National Guard September 2012 : Page 44
Major M m By Ron Jensen N ot long ago , M a j . T rish K och was a widow with a big empty house and even bigger heart. T oday , both are full , and so are the lives of si x special k ids RENO, Nev. OON AFTER LUC Koch was born, he was whisked away from his mother and placed in a foster home. And then another foster home. And another. And another. And one more after that. “Luc had a rough childhood,” says Maj. Trish Koch of the Nevada Army S | National Guard. “I was his ﬁfth foster home at the age of 4½.” He once spilled milk at her home, she recalls, and wondered, “Will I have to go to another home?” When she tells the story now, Koch says her response was, “No, buddy, you’re stuck.” That he was. Koch adopted Luc, now 7, in August 2010. And then she adopted another child. And another. And then another. And one more after that. And then she got married and plans to adopt one more. At the same time Koch adopted Luc, she adopted his birth brother, Jason, now 5. Koch also adopted birth brothers Cory, who is 4, and Jaxon, now 2, in November 2011, along with their half-sister Miranda, who is 21 months. Koch, 49, and her husband soon will adopt Thomas, 8 months, who is brother to Cory and Jaxon and has lived with the family since shortly after his birth. All the children lived as foster chil-dren in her home. If you are keeping track, you know she adopted ﬁve young children while 44 Na tional Guard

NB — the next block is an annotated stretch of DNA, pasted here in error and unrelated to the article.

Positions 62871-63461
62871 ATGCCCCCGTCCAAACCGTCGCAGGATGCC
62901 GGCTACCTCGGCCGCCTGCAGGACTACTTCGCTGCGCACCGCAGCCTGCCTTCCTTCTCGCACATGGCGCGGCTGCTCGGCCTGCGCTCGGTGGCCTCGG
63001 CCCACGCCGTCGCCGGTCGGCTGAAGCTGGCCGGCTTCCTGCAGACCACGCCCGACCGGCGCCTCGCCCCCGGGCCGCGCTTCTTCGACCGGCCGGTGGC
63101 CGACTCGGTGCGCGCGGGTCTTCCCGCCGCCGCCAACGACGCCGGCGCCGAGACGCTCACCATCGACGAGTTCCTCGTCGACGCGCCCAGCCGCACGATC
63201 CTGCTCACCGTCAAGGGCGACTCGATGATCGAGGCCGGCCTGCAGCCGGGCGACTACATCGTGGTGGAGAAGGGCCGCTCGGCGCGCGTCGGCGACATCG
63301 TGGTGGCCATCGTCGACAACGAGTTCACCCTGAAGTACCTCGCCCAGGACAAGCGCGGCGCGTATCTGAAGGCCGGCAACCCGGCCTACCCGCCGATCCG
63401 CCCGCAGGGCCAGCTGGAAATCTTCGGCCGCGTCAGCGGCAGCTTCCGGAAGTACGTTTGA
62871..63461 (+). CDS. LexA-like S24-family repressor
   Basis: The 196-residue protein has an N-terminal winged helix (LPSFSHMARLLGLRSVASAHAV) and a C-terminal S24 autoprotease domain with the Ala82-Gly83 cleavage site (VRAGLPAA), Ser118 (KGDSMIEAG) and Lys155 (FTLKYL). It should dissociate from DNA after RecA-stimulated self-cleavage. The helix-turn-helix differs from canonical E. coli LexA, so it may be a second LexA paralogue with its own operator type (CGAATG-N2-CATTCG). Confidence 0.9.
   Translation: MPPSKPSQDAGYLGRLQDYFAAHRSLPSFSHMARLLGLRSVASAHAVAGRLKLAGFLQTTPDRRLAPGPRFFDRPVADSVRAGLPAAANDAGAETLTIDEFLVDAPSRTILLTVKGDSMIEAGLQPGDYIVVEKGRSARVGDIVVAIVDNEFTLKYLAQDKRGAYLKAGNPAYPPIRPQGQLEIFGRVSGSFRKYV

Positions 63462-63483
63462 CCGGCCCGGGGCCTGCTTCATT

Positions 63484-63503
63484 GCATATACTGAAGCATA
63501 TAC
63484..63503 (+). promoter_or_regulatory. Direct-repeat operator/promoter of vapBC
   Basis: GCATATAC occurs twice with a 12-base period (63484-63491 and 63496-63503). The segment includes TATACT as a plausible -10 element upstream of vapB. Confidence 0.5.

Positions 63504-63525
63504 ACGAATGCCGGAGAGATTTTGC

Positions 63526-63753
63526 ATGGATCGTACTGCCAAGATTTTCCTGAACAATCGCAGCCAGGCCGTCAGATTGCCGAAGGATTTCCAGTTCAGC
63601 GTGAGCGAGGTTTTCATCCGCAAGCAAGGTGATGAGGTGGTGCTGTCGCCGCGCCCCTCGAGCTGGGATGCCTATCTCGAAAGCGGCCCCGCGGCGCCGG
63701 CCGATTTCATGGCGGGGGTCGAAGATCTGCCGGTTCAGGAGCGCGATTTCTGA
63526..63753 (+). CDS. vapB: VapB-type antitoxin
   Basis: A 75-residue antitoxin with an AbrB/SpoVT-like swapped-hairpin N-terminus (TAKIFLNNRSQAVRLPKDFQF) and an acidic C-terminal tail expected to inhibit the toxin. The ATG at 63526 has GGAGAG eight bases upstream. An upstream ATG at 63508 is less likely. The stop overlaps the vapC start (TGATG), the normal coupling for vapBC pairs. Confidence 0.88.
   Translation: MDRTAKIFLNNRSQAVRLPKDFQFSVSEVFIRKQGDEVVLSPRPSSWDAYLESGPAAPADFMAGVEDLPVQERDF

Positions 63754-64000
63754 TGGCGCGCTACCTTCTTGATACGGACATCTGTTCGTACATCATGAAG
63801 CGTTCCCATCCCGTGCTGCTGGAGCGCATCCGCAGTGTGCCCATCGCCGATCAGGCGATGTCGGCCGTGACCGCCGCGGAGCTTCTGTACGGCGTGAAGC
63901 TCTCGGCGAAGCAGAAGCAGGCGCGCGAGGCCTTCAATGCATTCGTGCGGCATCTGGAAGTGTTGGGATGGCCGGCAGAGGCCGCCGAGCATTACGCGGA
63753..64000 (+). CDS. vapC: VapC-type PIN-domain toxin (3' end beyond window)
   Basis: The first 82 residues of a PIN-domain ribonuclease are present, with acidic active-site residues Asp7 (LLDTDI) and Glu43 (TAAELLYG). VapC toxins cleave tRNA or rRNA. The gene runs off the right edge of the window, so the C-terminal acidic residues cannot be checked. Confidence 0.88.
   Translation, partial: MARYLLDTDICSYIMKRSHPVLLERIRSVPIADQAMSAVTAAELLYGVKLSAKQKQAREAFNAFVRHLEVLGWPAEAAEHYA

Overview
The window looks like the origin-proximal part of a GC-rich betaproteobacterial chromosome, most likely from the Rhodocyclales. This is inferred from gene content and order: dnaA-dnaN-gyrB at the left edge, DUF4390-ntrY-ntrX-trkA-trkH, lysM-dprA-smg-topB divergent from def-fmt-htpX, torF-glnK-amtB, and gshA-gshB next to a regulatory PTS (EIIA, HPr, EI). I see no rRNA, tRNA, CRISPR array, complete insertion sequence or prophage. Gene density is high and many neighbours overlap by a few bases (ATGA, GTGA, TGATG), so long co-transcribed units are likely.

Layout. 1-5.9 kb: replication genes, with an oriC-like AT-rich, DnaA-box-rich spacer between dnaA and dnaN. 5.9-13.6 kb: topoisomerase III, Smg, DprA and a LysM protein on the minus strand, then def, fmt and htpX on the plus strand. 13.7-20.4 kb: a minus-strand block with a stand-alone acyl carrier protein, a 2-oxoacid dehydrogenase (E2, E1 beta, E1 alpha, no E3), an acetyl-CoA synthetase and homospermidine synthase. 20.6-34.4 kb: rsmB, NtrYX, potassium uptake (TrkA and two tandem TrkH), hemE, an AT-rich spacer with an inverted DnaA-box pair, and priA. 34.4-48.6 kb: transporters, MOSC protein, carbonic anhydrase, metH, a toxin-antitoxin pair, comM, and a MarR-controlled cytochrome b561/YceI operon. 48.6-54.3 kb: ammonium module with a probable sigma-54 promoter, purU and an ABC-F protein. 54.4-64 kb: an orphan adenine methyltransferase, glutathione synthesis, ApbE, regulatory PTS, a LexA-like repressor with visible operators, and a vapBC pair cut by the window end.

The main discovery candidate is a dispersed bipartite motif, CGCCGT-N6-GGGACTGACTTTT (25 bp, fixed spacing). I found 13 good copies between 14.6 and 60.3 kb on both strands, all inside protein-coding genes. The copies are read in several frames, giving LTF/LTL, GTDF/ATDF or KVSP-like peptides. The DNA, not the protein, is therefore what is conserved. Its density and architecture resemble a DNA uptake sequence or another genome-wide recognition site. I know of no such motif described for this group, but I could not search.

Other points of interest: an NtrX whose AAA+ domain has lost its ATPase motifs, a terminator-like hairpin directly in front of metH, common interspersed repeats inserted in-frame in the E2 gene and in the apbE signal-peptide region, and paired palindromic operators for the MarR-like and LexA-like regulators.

Not long ago, Maj. Trish Koch was a widow with a big empty house and even bigger heart. Today, both are full, and so are the lives of six special kids
SOON AFTER LUC Koch was born, he was whisked away from his mother and placed in a foster home.
And then another foster home. And another.
And one more after that.
“Luc had a rough childhood,” says Maj. Trish Koch of the Nevada Army National Guard. “I was his fifth foster home at the age of 4½.”
He once spilled milk at her home, she recalls, and wondered, “Will I have to go to another home?”
When she tells the story now, Koch says her response was, “No, buddy, you’re stuck.”
That he was. Koch adopted Luc, now 7, in August 2010.
And then she adopted another Child. And another.
And then another.
And one more after that.
And then she got married and plans to adopt one more.
At the same time Koch adopted Luc, she adopted his birth brother, Jason, now 5.
Koch also adopted birth brothers Cory, who is 4, and Jaxon, now 2, in November 2011, along with their halfsister Miranda, who is 21 months.
Koch, 49, and her husband soon will adopt Thomas, 8 months, who is brother to Cory and Jaxon and has lived with the family since shortly after his birth.
All the children lived as foster children in her home.
If you are keeping track, you know she adopted five young children while Single, a widow since 2007. She married Chris Koch early this year. He officially adopted the children last month. Thomas will join this happy clan in a month or two.